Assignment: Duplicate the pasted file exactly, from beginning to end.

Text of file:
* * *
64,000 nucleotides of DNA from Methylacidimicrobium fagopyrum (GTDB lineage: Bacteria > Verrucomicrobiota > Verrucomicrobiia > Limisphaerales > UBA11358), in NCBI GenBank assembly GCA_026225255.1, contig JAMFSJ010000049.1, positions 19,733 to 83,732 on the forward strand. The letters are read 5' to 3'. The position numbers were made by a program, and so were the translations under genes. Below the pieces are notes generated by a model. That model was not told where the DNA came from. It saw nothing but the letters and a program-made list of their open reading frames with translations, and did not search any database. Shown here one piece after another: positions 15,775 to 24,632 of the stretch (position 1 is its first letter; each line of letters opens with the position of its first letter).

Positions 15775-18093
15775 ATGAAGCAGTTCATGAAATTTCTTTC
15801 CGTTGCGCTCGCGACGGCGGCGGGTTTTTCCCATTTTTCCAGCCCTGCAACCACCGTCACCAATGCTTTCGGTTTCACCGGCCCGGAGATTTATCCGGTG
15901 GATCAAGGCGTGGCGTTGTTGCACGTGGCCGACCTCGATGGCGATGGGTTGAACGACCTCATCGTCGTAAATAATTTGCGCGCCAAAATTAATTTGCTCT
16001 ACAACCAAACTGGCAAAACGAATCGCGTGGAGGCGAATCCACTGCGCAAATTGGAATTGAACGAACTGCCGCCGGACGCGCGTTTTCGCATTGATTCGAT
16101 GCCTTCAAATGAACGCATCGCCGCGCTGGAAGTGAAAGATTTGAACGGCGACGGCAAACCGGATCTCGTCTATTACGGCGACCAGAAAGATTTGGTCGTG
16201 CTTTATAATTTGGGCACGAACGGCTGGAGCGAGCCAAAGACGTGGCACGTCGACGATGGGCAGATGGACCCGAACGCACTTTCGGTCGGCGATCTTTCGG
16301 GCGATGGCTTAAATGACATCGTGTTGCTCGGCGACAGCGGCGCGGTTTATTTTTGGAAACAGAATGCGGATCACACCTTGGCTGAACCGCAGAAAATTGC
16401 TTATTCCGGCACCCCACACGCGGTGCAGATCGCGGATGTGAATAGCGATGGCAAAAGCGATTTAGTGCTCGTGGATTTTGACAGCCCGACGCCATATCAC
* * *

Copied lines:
64,000 nucleotides of DNA from Methylacidimicrobium fagopyrum (GTDB lineage: Bacteria > Verrucomicrobiota > Verrucomicrobiia > Limisphaerales > UBA11358), in NCBI GenBank assembly GCA_026225255.1, contig JAMFSJ010000049.1, positions 19,733 to 83,732 on the forward strand. The letters are read 5' to 3'. The position numbers were made by a program, and so were the translations under genes. Below the pieces are notes generated by a model. That model was not told where the DNA came from. It saw nothing but the letters and a program-made list of their open reading frames with translations, and did not search any database. Shown here one piece after another: positions 15,775 to 24,632 of the stretch (position 1 is its first letter; each line of letters opens with the position of its first letter).

Positions 15775-18093
15775 ATGAAGCAGTTCATGAAATTTCTTTC
15801 CGTTGCGCTCGCGACGGCGGCGGGTTTTTCCCATTTTTCCAGCCCTGCAACCACCGTCACCAATGCTTTCGGTTTCACCGGCCCGGAGATTTATCCGGTG
15901 GATCAAGGCGTGGCGTTGTTGCACGTGGCCGACCTCGATGGCGATGGGTTGAACGACCTCATCGTCGTAAATAATTTGCGCGCCAAAATTAATTTGCTCT
16001 ACAACCAAACTGGCAAAACGAATCGCGTGGAGGCGAATCCACTGCGCAAATTGGAATTGAACGAACTGCCGCCGGACGCGCGTTTTCGCATTGATTCGAT
16101 GCCTTCAAATGAACGCATCGCCGCGCTGGAAGTGAAAGATTTGAACGGCGACGGCAAACCGGATCTCGTCTATTACGGCGACCAGAAAGATTTGGTCGTG
16201 CTTTATAATTTGGGCACGAACGGCTGGAGCGAGCCAAAGACGTGGCACGTCGACGATGGGCAGATGGACCCGAACGCACTTTCGGTCGGCGATCTTTCGG
16301 GCGATGGCTTAAATGACATCGTGTTGCTCGGCGACAGCGGCGCGGTTTATTTTTGGAAACAGAATGCGGATCACACCTTGGCTGAACCGCAGAAAATTGC
16401 TTATTCCGGCACCCCACACGCGGTGCAGATCGCGGATGTGAATAGCGATGGCAAAAGCGATTTAGTGCTCGTGGATTTTGACAGCCCGACGCCATATCAC